Eric F. Savage

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Life After JSON, Part 1

XML. Simply saying that term can elicit a telling reaction from people. Some will roll their eyes. Some will wait for you to say something meaningful. Some will put their headphones back on and ignore the guy that sounds like a enterprise consultant. JSON is where it’s at. It’s new. It’s cool. Why even bother with stupid old XML. JSON is just plain better. Right?

Wrong. But that’s not to say that it’s worse, it’s just not flat-out better, and I’m a little concerned that it’s become the de facto data format because it’s really not very good at that role. I think its success is a historical accident, and the lessons to be learned here are not why JSON is so popular, but why XML failed.

Without going into too much detail, XML came out of the need to express data as more complex relationships than formats like CSV allowed. We had OOP steamrolling everything else in the business world, HTML was out in the wild showing that this “tag” idea had promise, and computers and I/O were finally able to handle this type of stuff at a cost level that didn’t require accounting for every byte of space.

In the beginning, it worked great. It broke through much of headaches of other formats, it was easy to write, even without fancy tools, and nobody was doing anything fancy enough in it that you had to spend a ton of time learning how to use it. After that though, things got a little, actually a lot … messy. User njl at Hacker News sums it up very nicely:

I remember teaching classes in ’99 where I needed to explain XML. I could do it in five minutes — it’s like HTML, but you get to make up tags that are case-sensitive. Every start tag needs to have an end tag, and attributes need to be quoted. Put this magic tag at the start, so parsers know it’s XML. Here’s the special case for a tag that closes itself.
Then what happened? Validation, the gigantic stack of useless WS-* protocols, XSLT, SOAP, horrific parser interfaces, and a whole slew of enterprise-y technologies that cause more problems than they solve. Like COBRA, Ada, and every other “enterprise” technology that was specified first and implemented later, all of the XML add-ons are nice in theory but completely suck to use.

So we have a case here of a technology being so flexible and powerful that everyone started using it and “improving” it. We started getting asked questions by recruiters like “can you program in XML” and “they used to do C++ but now they’re trying to use a lot more XML”. We had insanely complex documents that were never in step with the schemas they supposedly used. We had big piles of namespaces nobody understood in the interest of standards and reusable code.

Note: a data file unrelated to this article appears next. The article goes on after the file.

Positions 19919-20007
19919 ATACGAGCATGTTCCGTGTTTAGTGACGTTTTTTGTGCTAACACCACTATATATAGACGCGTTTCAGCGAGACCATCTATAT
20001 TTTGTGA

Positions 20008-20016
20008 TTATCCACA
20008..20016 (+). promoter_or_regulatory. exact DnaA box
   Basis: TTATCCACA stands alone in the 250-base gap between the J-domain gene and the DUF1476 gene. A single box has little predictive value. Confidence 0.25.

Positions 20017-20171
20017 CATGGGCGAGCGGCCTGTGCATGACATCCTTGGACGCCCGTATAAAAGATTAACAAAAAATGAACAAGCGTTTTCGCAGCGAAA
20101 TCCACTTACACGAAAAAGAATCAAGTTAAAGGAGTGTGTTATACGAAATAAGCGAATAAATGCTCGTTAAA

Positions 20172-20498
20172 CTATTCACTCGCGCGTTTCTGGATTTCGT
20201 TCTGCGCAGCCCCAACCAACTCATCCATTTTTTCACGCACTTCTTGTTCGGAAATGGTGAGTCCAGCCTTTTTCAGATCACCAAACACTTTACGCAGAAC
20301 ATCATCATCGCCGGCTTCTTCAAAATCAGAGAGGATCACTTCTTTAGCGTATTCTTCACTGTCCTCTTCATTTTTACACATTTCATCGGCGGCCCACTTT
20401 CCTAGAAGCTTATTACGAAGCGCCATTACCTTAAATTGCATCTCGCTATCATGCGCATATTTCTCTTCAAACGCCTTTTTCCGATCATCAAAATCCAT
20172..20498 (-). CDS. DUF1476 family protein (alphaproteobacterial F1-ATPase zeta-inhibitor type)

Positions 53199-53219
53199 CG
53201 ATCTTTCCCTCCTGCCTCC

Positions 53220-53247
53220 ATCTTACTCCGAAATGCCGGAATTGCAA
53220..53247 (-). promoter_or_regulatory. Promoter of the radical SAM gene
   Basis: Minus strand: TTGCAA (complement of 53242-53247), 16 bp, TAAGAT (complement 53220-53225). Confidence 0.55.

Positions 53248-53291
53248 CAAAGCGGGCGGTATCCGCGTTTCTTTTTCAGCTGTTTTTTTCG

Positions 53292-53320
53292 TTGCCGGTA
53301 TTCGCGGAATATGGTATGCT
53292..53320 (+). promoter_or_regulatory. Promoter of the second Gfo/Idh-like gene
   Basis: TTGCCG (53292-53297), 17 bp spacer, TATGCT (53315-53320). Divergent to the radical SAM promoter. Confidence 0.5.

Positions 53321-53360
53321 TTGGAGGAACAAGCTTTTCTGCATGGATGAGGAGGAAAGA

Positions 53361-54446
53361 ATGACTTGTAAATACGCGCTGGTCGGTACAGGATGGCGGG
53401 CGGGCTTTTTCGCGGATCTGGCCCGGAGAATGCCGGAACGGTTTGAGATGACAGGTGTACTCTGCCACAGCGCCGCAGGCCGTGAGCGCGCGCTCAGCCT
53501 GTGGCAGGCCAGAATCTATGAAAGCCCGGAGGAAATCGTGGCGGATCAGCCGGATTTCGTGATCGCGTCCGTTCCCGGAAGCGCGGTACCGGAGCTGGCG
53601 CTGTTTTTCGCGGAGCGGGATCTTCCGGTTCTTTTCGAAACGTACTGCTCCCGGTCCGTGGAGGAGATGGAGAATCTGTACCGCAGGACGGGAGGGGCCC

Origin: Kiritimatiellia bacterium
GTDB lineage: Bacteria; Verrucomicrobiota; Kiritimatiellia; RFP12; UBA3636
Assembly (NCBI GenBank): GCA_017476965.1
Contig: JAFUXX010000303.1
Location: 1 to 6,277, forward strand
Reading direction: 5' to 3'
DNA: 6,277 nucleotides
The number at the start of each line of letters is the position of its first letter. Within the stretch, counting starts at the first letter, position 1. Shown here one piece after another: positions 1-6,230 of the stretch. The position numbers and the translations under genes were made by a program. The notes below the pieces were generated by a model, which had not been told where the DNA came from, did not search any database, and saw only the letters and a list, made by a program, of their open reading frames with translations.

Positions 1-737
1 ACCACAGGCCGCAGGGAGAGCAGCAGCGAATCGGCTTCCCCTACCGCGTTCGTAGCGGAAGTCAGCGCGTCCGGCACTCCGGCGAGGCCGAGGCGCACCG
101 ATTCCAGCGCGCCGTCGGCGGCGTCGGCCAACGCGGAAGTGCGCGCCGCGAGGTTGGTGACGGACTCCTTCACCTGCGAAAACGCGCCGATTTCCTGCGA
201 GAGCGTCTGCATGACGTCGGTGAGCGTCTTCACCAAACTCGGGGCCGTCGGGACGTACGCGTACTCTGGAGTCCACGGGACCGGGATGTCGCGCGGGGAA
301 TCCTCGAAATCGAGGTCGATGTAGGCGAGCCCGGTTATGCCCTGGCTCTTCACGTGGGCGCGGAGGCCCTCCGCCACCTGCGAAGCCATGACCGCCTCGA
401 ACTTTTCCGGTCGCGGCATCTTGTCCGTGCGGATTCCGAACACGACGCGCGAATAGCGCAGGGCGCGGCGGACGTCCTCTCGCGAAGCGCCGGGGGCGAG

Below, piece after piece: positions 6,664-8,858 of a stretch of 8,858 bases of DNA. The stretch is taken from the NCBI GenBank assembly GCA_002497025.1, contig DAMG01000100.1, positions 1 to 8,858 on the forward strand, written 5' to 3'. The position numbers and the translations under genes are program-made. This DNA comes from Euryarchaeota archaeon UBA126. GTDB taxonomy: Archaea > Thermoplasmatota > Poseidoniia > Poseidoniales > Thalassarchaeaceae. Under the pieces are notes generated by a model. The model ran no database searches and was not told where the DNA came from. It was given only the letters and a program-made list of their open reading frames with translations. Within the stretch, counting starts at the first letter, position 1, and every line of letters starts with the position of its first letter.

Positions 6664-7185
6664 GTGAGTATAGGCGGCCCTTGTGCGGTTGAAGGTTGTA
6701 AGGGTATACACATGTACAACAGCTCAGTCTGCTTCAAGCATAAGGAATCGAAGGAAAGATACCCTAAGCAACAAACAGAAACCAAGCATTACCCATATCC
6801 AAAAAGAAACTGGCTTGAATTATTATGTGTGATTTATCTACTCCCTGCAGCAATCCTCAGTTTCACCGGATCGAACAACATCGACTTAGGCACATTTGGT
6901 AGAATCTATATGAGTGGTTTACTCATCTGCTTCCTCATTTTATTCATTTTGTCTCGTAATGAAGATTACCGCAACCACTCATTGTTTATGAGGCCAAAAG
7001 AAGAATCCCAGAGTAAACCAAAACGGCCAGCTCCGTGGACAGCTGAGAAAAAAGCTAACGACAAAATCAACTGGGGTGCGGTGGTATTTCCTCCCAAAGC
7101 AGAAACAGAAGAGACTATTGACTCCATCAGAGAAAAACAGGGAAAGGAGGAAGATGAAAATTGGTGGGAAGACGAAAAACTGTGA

Where the pain was really felt was in the increasing complexity of the libraries that were supposed to make XML easy to use, even transparent. There was essentially an inexhaustible list of features that a library “needed” to support, and thus none of them were ever actually complete, or stable. 15 years later there are still problems with XML parsing and library conflicts and weird characters that are legal here but not there.

So, long before anyone heard of JSON, XML had a bad rep. While the core idea of it was sound, it ultimately failed to achieve it’s primary goal of being a universal data interchange format that could scale from the simplest document to the most complex. People were eager to find a solution that delivered the value XML promised without the headaches it delivered. In fact, they still are, as nothing has really come close yet, including JSON, but perhaps we can build on the lessons of both XML and JSON to build the real next-big-thing.

XML ended up being used for everything from service message requests and responses to configuration files to local data stores. It was used for files that were a few hundred bytes to many gigabytes. It was used for data meant to represent a single model to a set of models to a stream of simple models that had no relation to each other. The fact that you could use it for all of these things was the sexy lure that drew everyone to it. Not only could you use it for all of these things but it was actually designed to be used for all of these things. Wow!

Ultimately, I think this was the reason for it’s downfall, and JSON’s unsuitability for doing everything has not surprisingly been the reason for it’s ascendance on its home turf (JavaScript calling remote services). Does it really make sense for my application configuration file to use the same format as my data caches and as my web services? Even now it’s hard for me to say that it’s a bad idea because the value of having one format to parse, one set of rules to keep in mind, one set of expectations I don’t need to cover in my documentation is nice. But with XML and JSON both proving this to be false in different ways, we have to take it as such.

The problem that’s on the horizon is that as JSON becomes the go-to format for new developers to use, the people that have been told all along that XML is bad and horrible and “harmful”, they’re using it for everything. We’re heading towards a situtation where we have replaced a language that is failing to do what it was designed to do with a language that is failing to do things it was never designed to do, which I think would actually be worse. Even if it’s not worse, it’s certainly still bad.

If we abide by the collective answer that XML is not the answer, or at least it’s the answer we don’t like, and my prediction that JSON isn’t either, what is? And why is nobody working on it? Or are they?

To be continued…

  • Sri

    I had issues with JSON, By using JSON for everything, we are making the data flow from/to front end to/from backend. I will go with simpler, plain approach rather making the things more complicated

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